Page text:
Unique woman inspired Berger to aid aboriginals
In this July 7, 2010 file photo, (from the left) John Morrisseau, past Manitoba Metis Foundation president, current Manitoba Metis Federation president David Chartrand, Tom Berger, a lawyer, and national president Clem Chartier attend a news conference at the MMF home office in Winnipeg to discuss a land claim. (Postmedia Network files)
Nearly half a century after he stood in the Supreme Court of Canada and made history for aboriginal people, Tom Berger rose again in the august chamber.
On the eve of his 84th birthday, the man once known across the north as "Ni-wha Judge" (Our Judge) asked the high court last week to once more step in to help the country's founding peoples work toward reconciliation.
His appearance long ago led to the 1973 Calder decision and modern treaty signing.
With chiefs and elders arrayed behind him, Berger said the treaty process had run into trouble over a huge swath of pristine wilderness in the Yukon. He wanted the court to provide some guidance on how to interpret these complicated pacts that are very much his life's legacy.
Born in 1933, Berger received his real legal education in Vancouver from Tom Hurley, a hard-drinking loquacious Irish lawyer known for his acumen, his support of the underdog, and his love of boxing.
Under Hurley's tutelage, Berger earned headlines for several victories.
But it was Hurley's Welsh wife Maisie who infected Berger with her passionate belief that First Nations still owned British Columbia.
A cousin of the Duke of Argyll, family friend of Rudyard Kipling, great-granddaughter of Sir Alexander Johnston, who freed the slaves of Ceylon, Maisie was unique. From the moment she made Vancouver her home in 1918, she was incandescent.
She became B.C.'s most vocal advocate for native rights. Most of the province was not ceded by treaties.
In 1946, Maisie founded The Native Voice, the country's first aboriginal newspaper. She was only woman accepted into the Native Brotherhood, the major provincial First Nations group in mid-century, and was named Chief Sim-Klux, Mother of the Fin-Back Whales of the House of Gooksan.
More than anyone, it was Maisie who indelibly stamped Berger with the fervour for aboriginal rights.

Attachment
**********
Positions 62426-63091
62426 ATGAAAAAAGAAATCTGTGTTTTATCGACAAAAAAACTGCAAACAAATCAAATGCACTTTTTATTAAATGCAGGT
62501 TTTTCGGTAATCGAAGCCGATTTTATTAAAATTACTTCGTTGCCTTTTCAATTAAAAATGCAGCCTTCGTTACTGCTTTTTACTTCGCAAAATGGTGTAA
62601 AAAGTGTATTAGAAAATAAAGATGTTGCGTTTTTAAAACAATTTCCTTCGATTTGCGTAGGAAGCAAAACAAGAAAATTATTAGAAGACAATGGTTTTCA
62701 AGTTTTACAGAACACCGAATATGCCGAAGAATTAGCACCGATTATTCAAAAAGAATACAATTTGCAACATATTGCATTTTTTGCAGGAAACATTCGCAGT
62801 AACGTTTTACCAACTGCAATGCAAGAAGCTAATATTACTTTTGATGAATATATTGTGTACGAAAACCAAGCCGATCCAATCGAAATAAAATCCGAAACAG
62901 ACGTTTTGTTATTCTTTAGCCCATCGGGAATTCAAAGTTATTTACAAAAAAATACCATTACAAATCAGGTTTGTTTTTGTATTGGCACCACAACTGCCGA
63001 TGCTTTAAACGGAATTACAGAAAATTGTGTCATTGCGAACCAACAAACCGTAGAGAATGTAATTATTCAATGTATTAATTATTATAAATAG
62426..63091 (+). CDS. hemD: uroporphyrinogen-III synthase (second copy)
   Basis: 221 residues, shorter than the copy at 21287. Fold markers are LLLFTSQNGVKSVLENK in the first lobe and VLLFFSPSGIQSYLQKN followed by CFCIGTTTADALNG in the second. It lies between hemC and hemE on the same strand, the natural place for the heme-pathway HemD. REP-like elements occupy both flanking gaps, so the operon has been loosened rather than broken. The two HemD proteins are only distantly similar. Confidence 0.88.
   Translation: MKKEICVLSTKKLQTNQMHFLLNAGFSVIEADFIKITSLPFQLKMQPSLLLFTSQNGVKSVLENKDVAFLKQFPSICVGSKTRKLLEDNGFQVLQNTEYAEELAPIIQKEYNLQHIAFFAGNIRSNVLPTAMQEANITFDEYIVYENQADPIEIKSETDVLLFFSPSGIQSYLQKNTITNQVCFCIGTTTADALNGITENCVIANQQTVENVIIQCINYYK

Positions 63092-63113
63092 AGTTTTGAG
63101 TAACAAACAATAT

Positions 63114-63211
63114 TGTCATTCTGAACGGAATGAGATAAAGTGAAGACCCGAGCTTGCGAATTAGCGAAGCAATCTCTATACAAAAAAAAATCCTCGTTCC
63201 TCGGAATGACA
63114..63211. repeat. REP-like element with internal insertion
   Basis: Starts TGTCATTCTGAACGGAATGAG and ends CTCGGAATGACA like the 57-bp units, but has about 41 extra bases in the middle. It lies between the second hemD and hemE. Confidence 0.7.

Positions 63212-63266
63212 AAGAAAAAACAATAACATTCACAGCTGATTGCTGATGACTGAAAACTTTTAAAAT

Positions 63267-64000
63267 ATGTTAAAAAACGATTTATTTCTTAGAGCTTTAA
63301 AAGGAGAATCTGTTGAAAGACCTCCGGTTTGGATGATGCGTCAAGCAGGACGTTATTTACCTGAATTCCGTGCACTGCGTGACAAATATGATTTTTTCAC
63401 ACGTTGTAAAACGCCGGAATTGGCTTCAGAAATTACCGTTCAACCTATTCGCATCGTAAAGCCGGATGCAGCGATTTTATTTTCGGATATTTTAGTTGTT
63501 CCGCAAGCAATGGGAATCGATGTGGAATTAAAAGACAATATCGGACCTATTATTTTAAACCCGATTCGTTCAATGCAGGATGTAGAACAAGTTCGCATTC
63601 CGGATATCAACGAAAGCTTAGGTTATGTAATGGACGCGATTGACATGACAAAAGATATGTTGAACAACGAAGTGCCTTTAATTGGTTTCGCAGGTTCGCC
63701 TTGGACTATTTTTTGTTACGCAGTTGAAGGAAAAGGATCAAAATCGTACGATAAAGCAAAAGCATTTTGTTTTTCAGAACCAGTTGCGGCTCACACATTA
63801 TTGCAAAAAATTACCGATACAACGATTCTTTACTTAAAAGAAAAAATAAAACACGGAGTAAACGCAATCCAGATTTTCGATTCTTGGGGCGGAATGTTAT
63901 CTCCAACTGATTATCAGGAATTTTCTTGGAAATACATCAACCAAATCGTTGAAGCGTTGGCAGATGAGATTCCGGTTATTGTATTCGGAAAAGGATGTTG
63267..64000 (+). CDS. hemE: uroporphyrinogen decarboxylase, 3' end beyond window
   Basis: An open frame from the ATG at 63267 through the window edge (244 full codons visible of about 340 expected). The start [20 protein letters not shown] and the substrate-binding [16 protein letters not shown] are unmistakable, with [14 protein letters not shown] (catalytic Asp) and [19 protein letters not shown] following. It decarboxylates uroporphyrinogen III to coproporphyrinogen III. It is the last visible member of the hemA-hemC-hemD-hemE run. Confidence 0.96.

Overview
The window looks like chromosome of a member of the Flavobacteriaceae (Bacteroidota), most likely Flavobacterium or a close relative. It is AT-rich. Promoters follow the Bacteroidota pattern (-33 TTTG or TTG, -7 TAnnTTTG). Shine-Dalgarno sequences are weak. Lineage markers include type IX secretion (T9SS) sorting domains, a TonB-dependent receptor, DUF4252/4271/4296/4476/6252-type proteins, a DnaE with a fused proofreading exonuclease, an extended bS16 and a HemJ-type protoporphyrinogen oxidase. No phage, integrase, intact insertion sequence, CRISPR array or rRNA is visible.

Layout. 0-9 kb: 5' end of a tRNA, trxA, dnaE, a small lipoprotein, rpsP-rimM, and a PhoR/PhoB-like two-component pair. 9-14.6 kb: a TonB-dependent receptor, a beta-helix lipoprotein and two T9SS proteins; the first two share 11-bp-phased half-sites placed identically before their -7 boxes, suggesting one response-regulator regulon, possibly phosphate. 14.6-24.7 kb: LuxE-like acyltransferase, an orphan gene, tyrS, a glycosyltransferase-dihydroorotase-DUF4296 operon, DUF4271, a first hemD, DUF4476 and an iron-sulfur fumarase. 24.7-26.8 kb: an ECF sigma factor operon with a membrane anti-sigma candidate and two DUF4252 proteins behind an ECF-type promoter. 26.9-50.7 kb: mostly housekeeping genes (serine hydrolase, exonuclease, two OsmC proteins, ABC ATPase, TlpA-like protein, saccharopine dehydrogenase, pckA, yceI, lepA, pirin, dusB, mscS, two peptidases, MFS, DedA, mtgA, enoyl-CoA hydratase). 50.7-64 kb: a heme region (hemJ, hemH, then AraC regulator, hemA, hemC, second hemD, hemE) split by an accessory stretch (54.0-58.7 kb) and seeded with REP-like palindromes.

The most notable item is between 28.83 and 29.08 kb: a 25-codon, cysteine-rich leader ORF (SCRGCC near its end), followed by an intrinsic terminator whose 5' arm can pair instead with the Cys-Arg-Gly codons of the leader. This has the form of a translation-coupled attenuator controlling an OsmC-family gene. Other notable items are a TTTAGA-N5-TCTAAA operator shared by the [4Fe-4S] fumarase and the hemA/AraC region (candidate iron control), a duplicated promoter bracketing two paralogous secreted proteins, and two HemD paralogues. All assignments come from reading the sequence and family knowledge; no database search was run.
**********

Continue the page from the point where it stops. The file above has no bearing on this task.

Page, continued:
And though the majority ruled against him in 1973, the minority supported the idea that aboriginal title existed, a moral victory that persuaded the federal government to change its stance toward land claims.
Berger was named to the B.C. Supreme Court shortly after arguing the Calder case. At 41, in 1975, he conducted an inquiry into a $6-billion project to put a pipeline down the Mackenzie Valley. He scuttled it.
In 1983, after a squabble with then-prime minister Pierre Trudeau over the inclusion of women and aboriginal people in the Constitution, Berger was reprimanded for his activism by the Canadian Judicial Council. He chose to quit.
Since then, he has practised at the vanguard of native law.
Under the Yukon deal, three First Nations gave up aboriginal rights to traditional territory in the Peel Watershed. In exchange, they received ownership of about three per cent and a voice in the management of public resources.
The process began with a commission that completed a 300-page land-use plan in 2009.
"But the government of Yukon in 2012 decided it would go ahead with its own plan for the Peel very much highly weighted toward resource development," Berger said.
The lower courts set aside Yukon's plan and Yukon now wants to go back to the beginning of the process ,while the First Nations say the report should stand. The Supreme Court reserved its decision.
Maisie died in 1964.
"The fact that we are here now in the Supreme Court of Canada arguing about an elaborate provision in a land claims agreement that will govern the land-use planning in Yukon for the next 50 years shows how far we have come. I think she would be pleased," Berger said.